Where walkways were fragrant with you, I shall weep,
It was not till I left your city, I knew I shall weep.
Affinity is at discount in the market of subsistence;
There are thousands in the meandering queue, I shall weep.
My longing is an iceberg entombed under the desert,
Count not on cactus, drops of dew, I shall weep.
Pilgrims who set such store by the haze of their beloved,
Tread on jaded memories of every hue, I shall weep.
Many are the magistrates in the theatre of courtship,
I am guilty as charged, without a proof, I shall weep.
Many were the clouds in the skies of that severance,
Uma you did not waive back an adieu, I shall weep.
Uma this is beautiful!
My favorite line “Pilgrims who set such store by the haze of their beloved,
Tread on jaded memories of every hue…” most especially “tread on jaded memories of every hue…” lovingly poignant.
I can offer to share a tissue with you 🙂
Thanks for the tissue, and the encouragement, my friend. Ghazals are essentially poems of love, loss and despondence —the time was right…
I’m not familiar with the term Ghazals.
Loss and despondency are painful. Love can be as well. But poems about love, loss and despondency are tender and healing for the soul.
It boils down to Catharsis, does it not?
This poem is so beautiful that I felt the emotion of it well up inside and rise. Anyone whom has ever said goodbye before it was time to say goodbye will be touch by One Grain Amongst the Storm.
Ginene, your have your fingers on the pulse of this poem. I am delighted that it touched you back in many ways. Many thanks for those kind words.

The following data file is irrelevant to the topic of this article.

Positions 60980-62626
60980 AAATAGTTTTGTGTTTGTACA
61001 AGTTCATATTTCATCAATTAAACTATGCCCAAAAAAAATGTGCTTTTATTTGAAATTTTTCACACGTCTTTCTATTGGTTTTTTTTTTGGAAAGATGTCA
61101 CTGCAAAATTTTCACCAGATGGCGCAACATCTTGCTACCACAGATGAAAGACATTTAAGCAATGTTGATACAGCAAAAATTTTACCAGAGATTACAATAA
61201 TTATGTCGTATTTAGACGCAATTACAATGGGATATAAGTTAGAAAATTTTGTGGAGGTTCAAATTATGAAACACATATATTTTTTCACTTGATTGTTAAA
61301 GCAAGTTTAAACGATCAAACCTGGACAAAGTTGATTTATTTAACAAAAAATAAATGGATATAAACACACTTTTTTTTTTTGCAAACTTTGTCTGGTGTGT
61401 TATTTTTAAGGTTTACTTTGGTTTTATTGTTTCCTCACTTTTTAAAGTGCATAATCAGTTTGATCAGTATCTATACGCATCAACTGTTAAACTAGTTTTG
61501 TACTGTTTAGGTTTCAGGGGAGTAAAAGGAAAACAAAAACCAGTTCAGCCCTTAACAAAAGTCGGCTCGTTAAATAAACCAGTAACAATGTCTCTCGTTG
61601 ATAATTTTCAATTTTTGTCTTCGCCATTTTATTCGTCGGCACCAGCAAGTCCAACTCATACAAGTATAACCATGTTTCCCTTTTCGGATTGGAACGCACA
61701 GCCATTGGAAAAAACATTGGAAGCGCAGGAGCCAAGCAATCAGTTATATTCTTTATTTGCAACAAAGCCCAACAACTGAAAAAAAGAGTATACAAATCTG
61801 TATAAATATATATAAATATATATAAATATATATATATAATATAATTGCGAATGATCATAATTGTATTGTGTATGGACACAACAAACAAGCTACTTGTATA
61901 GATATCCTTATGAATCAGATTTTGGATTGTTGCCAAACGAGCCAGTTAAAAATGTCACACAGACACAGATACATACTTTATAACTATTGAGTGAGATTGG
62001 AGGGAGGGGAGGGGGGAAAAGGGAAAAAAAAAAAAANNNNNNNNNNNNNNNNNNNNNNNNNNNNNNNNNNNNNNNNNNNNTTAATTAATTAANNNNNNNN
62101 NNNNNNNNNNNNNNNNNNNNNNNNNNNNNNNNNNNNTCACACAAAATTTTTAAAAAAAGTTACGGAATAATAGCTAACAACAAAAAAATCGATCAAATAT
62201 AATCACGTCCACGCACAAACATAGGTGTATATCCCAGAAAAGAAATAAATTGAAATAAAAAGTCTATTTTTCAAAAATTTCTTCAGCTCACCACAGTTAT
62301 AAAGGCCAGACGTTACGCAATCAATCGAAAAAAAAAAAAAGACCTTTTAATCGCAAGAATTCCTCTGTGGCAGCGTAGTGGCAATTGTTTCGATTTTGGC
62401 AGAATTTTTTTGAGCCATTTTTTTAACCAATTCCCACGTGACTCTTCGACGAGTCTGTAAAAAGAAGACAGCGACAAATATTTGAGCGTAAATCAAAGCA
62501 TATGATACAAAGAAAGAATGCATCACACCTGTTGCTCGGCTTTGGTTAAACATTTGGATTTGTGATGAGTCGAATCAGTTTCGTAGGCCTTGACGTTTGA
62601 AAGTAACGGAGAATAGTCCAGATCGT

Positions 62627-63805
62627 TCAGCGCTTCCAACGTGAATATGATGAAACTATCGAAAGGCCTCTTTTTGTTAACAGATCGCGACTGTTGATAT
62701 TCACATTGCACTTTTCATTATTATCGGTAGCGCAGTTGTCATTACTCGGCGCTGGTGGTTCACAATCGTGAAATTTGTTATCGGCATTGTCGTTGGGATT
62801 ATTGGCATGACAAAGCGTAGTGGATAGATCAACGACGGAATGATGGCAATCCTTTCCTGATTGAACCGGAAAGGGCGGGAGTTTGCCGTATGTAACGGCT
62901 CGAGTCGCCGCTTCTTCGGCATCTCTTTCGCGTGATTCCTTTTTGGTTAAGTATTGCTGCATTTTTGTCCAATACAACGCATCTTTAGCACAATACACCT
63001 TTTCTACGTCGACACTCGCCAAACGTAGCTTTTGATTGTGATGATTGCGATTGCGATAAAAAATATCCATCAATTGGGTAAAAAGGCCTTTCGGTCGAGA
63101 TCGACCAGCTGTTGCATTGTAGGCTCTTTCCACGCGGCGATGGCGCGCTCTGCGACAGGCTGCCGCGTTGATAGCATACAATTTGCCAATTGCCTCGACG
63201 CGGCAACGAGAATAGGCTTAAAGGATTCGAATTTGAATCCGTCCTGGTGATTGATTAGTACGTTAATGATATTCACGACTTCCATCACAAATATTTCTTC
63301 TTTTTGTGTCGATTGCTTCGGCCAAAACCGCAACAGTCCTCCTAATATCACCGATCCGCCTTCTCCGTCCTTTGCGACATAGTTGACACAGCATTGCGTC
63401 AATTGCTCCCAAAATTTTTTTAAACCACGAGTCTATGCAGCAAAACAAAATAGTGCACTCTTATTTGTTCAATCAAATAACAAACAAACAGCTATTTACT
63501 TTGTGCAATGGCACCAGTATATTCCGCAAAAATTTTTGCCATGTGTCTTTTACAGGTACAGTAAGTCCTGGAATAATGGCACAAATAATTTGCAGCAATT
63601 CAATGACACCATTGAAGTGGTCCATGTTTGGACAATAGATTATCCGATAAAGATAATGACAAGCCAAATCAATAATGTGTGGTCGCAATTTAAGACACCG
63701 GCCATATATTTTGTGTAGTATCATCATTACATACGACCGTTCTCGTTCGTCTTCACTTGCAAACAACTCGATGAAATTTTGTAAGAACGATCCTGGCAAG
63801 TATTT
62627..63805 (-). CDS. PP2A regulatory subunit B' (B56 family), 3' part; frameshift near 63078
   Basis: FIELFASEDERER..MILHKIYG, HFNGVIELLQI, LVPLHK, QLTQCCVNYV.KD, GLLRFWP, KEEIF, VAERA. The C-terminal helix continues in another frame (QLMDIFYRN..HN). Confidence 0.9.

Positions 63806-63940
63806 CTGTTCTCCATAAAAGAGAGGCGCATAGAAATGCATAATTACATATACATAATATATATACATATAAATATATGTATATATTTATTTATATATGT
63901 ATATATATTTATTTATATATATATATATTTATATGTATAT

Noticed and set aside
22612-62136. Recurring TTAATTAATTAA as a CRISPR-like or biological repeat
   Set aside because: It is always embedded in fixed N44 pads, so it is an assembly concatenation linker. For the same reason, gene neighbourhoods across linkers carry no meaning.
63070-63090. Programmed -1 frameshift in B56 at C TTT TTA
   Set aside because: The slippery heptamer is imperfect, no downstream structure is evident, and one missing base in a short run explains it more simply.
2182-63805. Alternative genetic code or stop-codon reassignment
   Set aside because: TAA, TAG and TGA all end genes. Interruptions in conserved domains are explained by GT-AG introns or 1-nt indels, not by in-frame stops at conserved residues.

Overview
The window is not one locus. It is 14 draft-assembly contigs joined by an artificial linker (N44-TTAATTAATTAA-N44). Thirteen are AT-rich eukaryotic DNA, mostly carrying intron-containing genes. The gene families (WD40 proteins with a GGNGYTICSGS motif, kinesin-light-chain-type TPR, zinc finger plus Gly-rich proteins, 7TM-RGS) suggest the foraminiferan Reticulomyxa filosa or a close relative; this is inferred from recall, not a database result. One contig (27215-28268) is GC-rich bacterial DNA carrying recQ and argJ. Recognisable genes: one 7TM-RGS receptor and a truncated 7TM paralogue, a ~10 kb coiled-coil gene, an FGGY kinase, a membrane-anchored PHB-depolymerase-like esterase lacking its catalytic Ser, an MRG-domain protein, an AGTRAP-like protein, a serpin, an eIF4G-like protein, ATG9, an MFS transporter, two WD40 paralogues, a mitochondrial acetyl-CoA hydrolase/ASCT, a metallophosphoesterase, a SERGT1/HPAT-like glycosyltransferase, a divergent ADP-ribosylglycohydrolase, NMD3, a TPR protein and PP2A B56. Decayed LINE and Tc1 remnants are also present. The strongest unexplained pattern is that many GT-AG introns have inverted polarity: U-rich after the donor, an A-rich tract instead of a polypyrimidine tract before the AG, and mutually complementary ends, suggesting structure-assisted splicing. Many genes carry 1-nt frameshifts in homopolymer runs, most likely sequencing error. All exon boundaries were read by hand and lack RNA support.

Dear Umashankar, I sent an email to you (at gmail ) and one to Cynthia Jobin’s sister. I found her blog! My email is email@example.com. ~Ginene Nagel
Due to cybernetic logics best understood by Gmail, I found your mail pushed in the ‘Promotions’ folder which is rarely opened by me. Thanks!
Uma, did you see my comment on finding Cynthia’s blog. It is at: https://littleoldladydotnet.wordpress.com/
I think it was the dotnet that threw us. I think you will be as happy as I am to know that it is still up on the Internet. ~Ginene
And due to the cybernetic logic best understood by WordPress, the notifications button was switched to off on my blog page. Just tonight, I learned of 50 or more comments written to myself since last March. Crazy.
You have apparently unlocked a new level in WordPress! Enjoy the deluge.
“Where walkways were fragrant….” This is a beautiful ghazal, Uma. It reads like a single melody across a silence canvas. Each sher evokes lonely… forlorn… forsaken… forgotten… even a touch of cynicism and perhaps panic. I like it very much.
On a practical note, this ghazal does one of two things to me with writing: it makes me either want to give up, or want to do better! You ARE the master!
Yes, it is all there: panic, cynicism and pain… But then these are essential rites of living. Now I wouldn’t have penned this but for the promise you extracted from me this month, so don’t even think of giving up. You are like the Springtime Wind, merry and wild. Carry on singing!
How did you know that two of my poems coming up are about springtime and wind!!
Because two of my favourite themes are Springtime and Wind, and he is no poet who doesn’t know the heart of his friend.
Beautifully done. Now I want to read the Hindi version too (hint: a translation project).
Thank you ever so much, Subroto. One of these days, I shall weep in Hindi too…
I knew that people can curse in many languages. However, I didn’t knew that one can weep in multiple languages too. We lesser mortals weep in cowardly silence, lest be adjudged by the magistrates in the theatre of the absurd that is playing out these days in this country…